When to Use Block Quotes—Explained in Plain English Block quotations should always be indented and begin on a new line. Block quotes can also be structured in italics to make them easier to detect for the reader.
For direct quotations that are longer than 40 words, block quotes are utilized. They should be positioned apart from the main content and should not contain any quote marks. Make a new line for the block quote. The full quotation should be indented by 1/2 inch or 5-7 spaces; the block quote can be single-spaced. For long quotations, it is helpful to break them up into shorter blocks, but this is not required.
For indirect quotations, use footnotes. They should be placed at the end of the essay with the date of publication and your name. Use a point system to determine how many points you should award yourself at the end of the essay.
When citing speech between characters, such as in a play, a block quote is always used. The block format is a standalone quote without quotation marks. Start the block quote with a colon (unless the context of your quotation dictates otherwise) and on a new line. End the quote with two spaces or a hyphen followed by three spaces.
Examples: "To be or not to be: that is the question..." or "I am but little better than one of my own jack-daws... which, for lack of better company, I will have to keep till God send us better." - Shakespeare, The Winter's Tale
A block quote can be used in place of an essay section or chapter. When using it in this way, it is important to give each quote its own paragraph so that it remains readable even when viewed from a distance.
Also useful for quoting lyrics in songs. Make sure to include the musician's name if known. In this case, use single quotes rather than double quotes.
As well as being used to quote words, blocks can also be used to highlight parts of the text. Use three asterisks (* * *), instead of two, to indicate a significant block of text.
For direct quotations that are longer than four lines of prose or three lines of poetry, use a block quote. It can be inserted into your text with a couple of simple clicks of the mouse.
To create a block quote: On the keyboard, press Ctrl+Q. This will put the cursor at the beginning of the paragraph. Now press Alt+F9 to enter block quote mode. Pressing both keys together will exit block quote mode and return you to normal writing mode.
Block quotes can be used to quote long passages of text from other sources. For example, if you want to include a section on quoting in Shakespeare without copying all those quotes verbatim, you could do so by using a block quote.
There are two ways to include a block quote in your own work: You can either insert the block quote tool directly into your document or use the quick quote function on the desktop version of Word. Either way, once you have entered the block quote mode by pressing Alt+F9, you can continue typing within it without leaving the quote block.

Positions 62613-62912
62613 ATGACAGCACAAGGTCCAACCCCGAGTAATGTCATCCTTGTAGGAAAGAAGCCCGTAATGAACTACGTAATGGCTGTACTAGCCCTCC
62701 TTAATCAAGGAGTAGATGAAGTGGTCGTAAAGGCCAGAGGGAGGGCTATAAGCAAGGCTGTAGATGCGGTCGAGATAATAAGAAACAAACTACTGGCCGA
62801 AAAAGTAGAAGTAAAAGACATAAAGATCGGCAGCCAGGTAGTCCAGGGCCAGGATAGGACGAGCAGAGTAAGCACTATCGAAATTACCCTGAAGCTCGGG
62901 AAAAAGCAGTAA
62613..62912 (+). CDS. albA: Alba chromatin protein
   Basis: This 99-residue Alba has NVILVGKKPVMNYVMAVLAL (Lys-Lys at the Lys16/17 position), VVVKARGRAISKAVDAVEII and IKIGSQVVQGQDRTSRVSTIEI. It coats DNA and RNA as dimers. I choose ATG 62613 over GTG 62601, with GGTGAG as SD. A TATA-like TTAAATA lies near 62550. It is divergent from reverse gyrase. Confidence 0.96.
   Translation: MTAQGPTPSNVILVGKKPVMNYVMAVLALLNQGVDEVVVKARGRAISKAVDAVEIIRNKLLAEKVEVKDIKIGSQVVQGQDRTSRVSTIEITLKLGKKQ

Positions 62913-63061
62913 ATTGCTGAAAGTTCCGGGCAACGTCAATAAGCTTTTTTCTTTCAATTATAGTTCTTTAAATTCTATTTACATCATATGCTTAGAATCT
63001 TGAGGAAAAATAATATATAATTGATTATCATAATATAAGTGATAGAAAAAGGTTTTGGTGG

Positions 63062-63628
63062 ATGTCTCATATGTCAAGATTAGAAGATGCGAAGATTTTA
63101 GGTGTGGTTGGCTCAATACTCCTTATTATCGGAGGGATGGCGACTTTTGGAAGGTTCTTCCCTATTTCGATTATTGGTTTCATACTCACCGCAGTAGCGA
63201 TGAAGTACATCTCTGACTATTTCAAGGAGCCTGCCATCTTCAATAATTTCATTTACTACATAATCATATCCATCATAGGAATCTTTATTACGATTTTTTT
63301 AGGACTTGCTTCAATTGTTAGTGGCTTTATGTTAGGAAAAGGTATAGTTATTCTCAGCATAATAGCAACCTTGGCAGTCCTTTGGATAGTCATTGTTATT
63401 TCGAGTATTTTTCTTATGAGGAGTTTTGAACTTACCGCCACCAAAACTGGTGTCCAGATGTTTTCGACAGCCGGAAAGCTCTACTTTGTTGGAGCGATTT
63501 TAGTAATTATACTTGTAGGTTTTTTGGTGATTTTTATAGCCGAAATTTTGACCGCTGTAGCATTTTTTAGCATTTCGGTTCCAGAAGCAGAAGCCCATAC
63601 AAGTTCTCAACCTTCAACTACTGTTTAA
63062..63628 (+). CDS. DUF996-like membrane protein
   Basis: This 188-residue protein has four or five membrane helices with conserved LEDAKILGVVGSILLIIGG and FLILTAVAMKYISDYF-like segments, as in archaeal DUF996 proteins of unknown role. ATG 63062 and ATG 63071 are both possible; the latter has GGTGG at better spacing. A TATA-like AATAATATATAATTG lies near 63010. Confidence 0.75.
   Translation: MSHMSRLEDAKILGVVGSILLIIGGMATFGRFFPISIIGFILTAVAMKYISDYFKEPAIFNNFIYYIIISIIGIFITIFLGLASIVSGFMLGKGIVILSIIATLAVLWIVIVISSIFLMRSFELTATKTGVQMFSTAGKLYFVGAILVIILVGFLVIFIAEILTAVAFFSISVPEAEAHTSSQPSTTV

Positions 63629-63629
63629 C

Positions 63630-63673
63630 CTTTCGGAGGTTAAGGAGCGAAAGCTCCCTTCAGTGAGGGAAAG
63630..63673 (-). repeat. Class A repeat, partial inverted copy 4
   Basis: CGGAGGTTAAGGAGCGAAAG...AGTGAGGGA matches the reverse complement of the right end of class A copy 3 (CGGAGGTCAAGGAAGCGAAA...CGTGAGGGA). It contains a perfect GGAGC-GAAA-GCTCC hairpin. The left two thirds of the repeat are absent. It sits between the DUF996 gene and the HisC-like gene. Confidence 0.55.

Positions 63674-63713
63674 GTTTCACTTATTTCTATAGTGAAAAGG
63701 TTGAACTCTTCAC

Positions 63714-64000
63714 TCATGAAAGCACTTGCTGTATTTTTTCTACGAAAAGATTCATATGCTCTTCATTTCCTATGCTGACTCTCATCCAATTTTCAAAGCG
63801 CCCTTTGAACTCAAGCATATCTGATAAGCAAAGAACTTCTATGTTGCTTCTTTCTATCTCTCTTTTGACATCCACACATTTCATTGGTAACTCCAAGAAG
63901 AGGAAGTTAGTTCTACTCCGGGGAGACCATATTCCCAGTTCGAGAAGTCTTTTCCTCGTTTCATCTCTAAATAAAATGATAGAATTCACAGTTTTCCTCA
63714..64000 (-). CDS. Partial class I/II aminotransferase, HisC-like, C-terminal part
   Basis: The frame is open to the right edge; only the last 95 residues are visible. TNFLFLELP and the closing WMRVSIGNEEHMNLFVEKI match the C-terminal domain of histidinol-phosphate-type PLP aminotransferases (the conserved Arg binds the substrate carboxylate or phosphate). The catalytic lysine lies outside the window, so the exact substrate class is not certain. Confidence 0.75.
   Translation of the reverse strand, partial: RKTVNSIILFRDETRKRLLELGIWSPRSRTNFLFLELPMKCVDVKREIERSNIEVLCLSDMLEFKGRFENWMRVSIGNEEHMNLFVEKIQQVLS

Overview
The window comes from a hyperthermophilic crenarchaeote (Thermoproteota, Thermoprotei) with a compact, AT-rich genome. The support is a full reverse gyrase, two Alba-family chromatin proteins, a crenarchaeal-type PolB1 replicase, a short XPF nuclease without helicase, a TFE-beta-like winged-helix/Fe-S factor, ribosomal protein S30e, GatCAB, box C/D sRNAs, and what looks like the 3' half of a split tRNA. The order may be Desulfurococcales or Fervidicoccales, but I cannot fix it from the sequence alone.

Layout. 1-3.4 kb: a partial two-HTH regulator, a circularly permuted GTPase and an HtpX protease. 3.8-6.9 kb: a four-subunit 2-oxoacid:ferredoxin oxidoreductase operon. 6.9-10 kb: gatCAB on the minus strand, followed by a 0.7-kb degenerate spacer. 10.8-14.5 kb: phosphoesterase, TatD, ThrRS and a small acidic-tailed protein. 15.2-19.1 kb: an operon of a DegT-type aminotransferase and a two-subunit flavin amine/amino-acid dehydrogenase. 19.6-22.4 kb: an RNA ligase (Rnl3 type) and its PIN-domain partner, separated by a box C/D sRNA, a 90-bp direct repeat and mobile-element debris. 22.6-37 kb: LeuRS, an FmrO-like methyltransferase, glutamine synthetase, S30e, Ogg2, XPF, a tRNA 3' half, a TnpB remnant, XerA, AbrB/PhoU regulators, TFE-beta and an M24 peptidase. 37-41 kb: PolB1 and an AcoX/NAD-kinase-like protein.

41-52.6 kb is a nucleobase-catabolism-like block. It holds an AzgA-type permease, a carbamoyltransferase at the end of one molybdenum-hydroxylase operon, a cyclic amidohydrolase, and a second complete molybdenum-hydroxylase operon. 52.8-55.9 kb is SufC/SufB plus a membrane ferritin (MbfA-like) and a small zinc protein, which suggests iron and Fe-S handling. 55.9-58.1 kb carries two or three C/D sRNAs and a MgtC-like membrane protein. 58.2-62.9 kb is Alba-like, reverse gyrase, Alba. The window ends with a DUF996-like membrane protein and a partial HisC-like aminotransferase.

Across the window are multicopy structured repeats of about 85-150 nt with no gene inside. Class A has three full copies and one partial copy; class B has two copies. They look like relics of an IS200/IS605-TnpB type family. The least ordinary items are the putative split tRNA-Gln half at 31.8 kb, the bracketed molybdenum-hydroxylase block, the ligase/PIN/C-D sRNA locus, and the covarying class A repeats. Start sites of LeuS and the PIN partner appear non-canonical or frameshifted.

When you finish inserting your quotes, simply press Enter to leave the block quote mode. Then start another one by pressing Ctrl+Q again.
Block quotations should be used in the following ways: Use no quotation marks. Margins on the left and right A single line spacing is necessary. No section breaks within the quotation You can use block quotations on any webpage, but they are most commonly used as footnotes on research papers.
A block quote is a lengthy quotation that is indented and put on a new line to form a separate block of text. There are no quote marks. Block quotations are indented 0.5 inch from the left in APA and MLA styles, and an in-text citation is added after the period. Other citation styles have their own set of rules. The term "block quotation" comes from early printers' methods of setting type; they placed whole lines of text in boxes or blocks and pulled them through the press one line at a time.
Block quotations are used to highlight important ideas within a piece of writing. They are often used in academic papers because they can give readers insight into the author's thinking without disrupting the flow of the text.
In journalism, block quotations are commonly used to distinguish sources. This is particularly important when reporting on interviews or articles written by more than one person. The reader knows which parts of the article are original thought and which are adaptations or paraphrases from other sources.
Block quotations also appear in books, magazines, and online content. They are useful for giving long quotes without having to scroll down very far. Readers can easily find what they're looking for in the text because the quotation ends with a punctuation mark (or paragraph break).
Without the use of a block quotation, editors would need to choose between shortening the length of the essay or removing an important idea.